Tough Love Intervention
Tough love interventions are mostly for parents who are trying to get through to their addicted children. This approach first appeared in the 1980s. The gist of this tactic is to stand firm on having your daughters or sons enroll in a treatment program. If the children refused to comply, they would face harsh consequences, which is where the “tough love” comes from.
This type of intervention establishes who is in control of the household. The intervention specialist will first meet with parents and siblings to determine:
- How the addict’s behavior has affected the family, as well as themselves
- Whether any negative consequences were caused by the addiction
- The extent of which the family is willing to go through to get the addict to get treatment
- The best approach for the family to confront the addict, and the type of language to use
Next, the intervention specialist hosts a surprise meeting with the addict. The family confronts the addict for his or her behavior.
Parents outline what the potential consequences are for not getting sober. The consequences can be mild or severe. It depends on what the family is comfortable with.
Some common consequences that many families choose to use include:
- Having the addict leave the family home
- Refusing to provide legal help or bail money
- Stopping any type and form of financial assistance
This approach can also be taken with drug and alcohol users who are not addicted yet. Parents who use this approach are able to prevent their kids from becoming addicts. Studies show that parents who don’t use this tactic are 30% more likely to have children that grow up and become alcoholics.
Johnson Model of Intervention
Another popular intervention method is the Johnson Model of Intervention. This is by far one of the most effective approaches. This confrontational approach focuses on several aspects, like:
- Educating the caregivers, which include spouses and parents
- Teaching family and friends how to confront the addict
- Teaching family and friends how to encourage the addict to seek treatment
The Johnson Model of Intervention focuses on providing a caring environment. Instead of ganging up on the addict, family members and friends are to write letters. The letters should outline their affection for the addict.
The letters should also list consequences for not getting sober. For example, a husband may decide to abstain from financial supporting his wife if she continues with her addiction. A father may decide to refuse legal and financial help to his daughters.
The letters are meant to come across as caring and loving. That’s because most addicts already have their defenses up. A loving and caring approach will be more likely to change the addict’s mind.
7 Components of a Johnson Model of Intervention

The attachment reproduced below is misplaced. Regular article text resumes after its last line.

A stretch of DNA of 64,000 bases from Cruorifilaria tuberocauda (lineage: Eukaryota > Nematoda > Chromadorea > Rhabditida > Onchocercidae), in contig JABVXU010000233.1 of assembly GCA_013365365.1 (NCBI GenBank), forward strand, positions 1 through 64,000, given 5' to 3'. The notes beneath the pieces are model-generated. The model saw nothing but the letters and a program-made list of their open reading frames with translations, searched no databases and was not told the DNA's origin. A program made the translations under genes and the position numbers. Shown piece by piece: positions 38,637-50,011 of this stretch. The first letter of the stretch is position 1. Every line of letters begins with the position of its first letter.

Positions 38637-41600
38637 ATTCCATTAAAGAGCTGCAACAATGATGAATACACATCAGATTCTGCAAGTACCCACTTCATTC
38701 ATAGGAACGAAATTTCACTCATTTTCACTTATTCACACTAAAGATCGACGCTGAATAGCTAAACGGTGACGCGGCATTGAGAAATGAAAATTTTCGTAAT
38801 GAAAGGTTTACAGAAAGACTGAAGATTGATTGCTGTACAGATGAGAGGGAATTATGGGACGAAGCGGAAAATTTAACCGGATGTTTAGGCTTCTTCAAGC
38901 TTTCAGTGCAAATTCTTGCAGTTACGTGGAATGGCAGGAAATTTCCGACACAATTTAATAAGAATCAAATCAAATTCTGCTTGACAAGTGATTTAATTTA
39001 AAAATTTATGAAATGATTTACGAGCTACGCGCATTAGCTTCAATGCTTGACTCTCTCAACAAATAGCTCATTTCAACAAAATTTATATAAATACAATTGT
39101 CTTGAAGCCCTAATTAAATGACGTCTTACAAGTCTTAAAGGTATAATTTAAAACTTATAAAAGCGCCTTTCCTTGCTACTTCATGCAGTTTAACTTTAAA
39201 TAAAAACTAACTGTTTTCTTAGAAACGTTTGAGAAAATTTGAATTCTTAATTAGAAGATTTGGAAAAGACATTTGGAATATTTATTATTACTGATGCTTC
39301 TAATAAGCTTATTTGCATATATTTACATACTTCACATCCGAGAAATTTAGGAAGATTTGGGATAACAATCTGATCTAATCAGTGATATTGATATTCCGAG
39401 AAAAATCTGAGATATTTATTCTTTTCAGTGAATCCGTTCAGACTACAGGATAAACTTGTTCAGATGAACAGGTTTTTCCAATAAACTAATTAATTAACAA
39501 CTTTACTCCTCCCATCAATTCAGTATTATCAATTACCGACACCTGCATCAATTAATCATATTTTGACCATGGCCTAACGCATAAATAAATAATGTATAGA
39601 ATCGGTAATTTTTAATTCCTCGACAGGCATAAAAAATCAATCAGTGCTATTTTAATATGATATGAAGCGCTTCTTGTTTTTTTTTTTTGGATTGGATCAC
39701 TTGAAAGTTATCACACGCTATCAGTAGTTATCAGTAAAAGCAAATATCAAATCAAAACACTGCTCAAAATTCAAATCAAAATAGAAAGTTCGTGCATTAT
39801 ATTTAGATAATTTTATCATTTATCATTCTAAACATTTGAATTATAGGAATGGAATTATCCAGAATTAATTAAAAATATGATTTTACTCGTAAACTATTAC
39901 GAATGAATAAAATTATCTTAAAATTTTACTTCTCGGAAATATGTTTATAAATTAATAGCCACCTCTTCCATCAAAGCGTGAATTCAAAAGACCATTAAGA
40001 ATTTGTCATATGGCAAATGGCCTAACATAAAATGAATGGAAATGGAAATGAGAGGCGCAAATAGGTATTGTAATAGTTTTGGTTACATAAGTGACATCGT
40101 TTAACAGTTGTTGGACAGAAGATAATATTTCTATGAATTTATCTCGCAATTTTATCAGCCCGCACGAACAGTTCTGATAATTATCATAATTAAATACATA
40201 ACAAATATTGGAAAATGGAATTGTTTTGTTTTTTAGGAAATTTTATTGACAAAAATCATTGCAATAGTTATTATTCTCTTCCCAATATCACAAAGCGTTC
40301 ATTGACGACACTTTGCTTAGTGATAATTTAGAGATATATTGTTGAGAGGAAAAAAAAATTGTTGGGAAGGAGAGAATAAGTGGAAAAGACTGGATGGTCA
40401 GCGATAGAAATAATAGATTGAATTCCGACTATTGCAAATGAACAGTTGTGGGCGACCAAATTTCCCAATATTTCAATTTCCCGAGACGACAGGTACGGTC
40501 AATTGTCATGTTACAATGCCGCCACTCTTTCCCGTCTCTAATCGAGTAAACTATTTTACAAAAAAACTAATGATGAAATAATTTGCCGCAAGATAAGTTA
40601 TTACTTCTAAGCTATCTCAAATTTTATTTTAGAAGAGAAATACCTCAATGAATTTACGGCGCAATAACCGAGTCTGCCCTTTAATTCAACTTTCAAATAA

The Johnson Model of Intervention can be broken down into seven components. When using this intervention method on women in your life, make sure that the approach involves:
- Having a team of people to confront the addict. The team may consist of friends, family members and even colleagues.
- Planning out an effective approach that will get the message across.
- Focusing on care. The addict should not be condemned. Instead, family members and friends should speak up about their affections. They should voice their concerns on how the addition is affecting the addict’s life.
- Focusing on addiction only. This is not a time to discuss other issues.
- Providing strong evidence in the letters and conversations. Describe past events in detail.
- Encouraging and asking the addict to seek treatment. This should be presented as an improvement in her way of life.
- Exploring various drug and alcohol rehab treatment options together.
The Johnson Model of Intervention is meant to come across as loving and caring. It should not attack addicted women at all.
How to Write an Intervention Letter
An intervention letter can be very effective. It gives you time to collect and organize your thoughts, so that it is more understandable. You can also watch the language that you use, so you don’t offend the addict. It’s important that you don’t use language that attacks the addict.
Speak from the heart, and keep your letters short and sweet. It’s important to emphasize that addiction is a disease that needs to be treated.
When describing how addiction has affected the addict’s life, describe the events in detail. The key is to have evidence that supports your claims. It’s important to be more factual than anything. You want to avoid being overly emotional. You also want to avoid using any language that may convey blame or judgment.
ARISE intervention is a popular alternative to the Johnson Model of Intervention. While similar in many ways, this tactic is less confrontational. It tends to evoke fewer negative emotions.
This substance abuse intervention approach focuses more outpatient treatment programs. It’s a less intense approach model. The approach maximizes the amount of successful engagement that loved ones may have with an addict when there’s a minimum amount of professional effort and time. The approach not only focuses on the user, but also the entire family. It advertises addiction treatment as something that is beneficial to the entire family.
The ARISE intervention method is quite effective. A study found that 83% of patients sought treatment after an ARISE intervention.
One of the more unique and defining features is that ARISE meetings are planned ahead of time. Addicts aren’t surprised with meetings, and the intervention usually takes several meetings.
This intervention tactic also takes the time to educate family and friends to the dangers of addictions. The approach explains in detail why treatment is necessary.
Intervention specialists also take time to help family members and friends understand the addiction. This includes how it feels like to be addicted to a substance, among many other factors.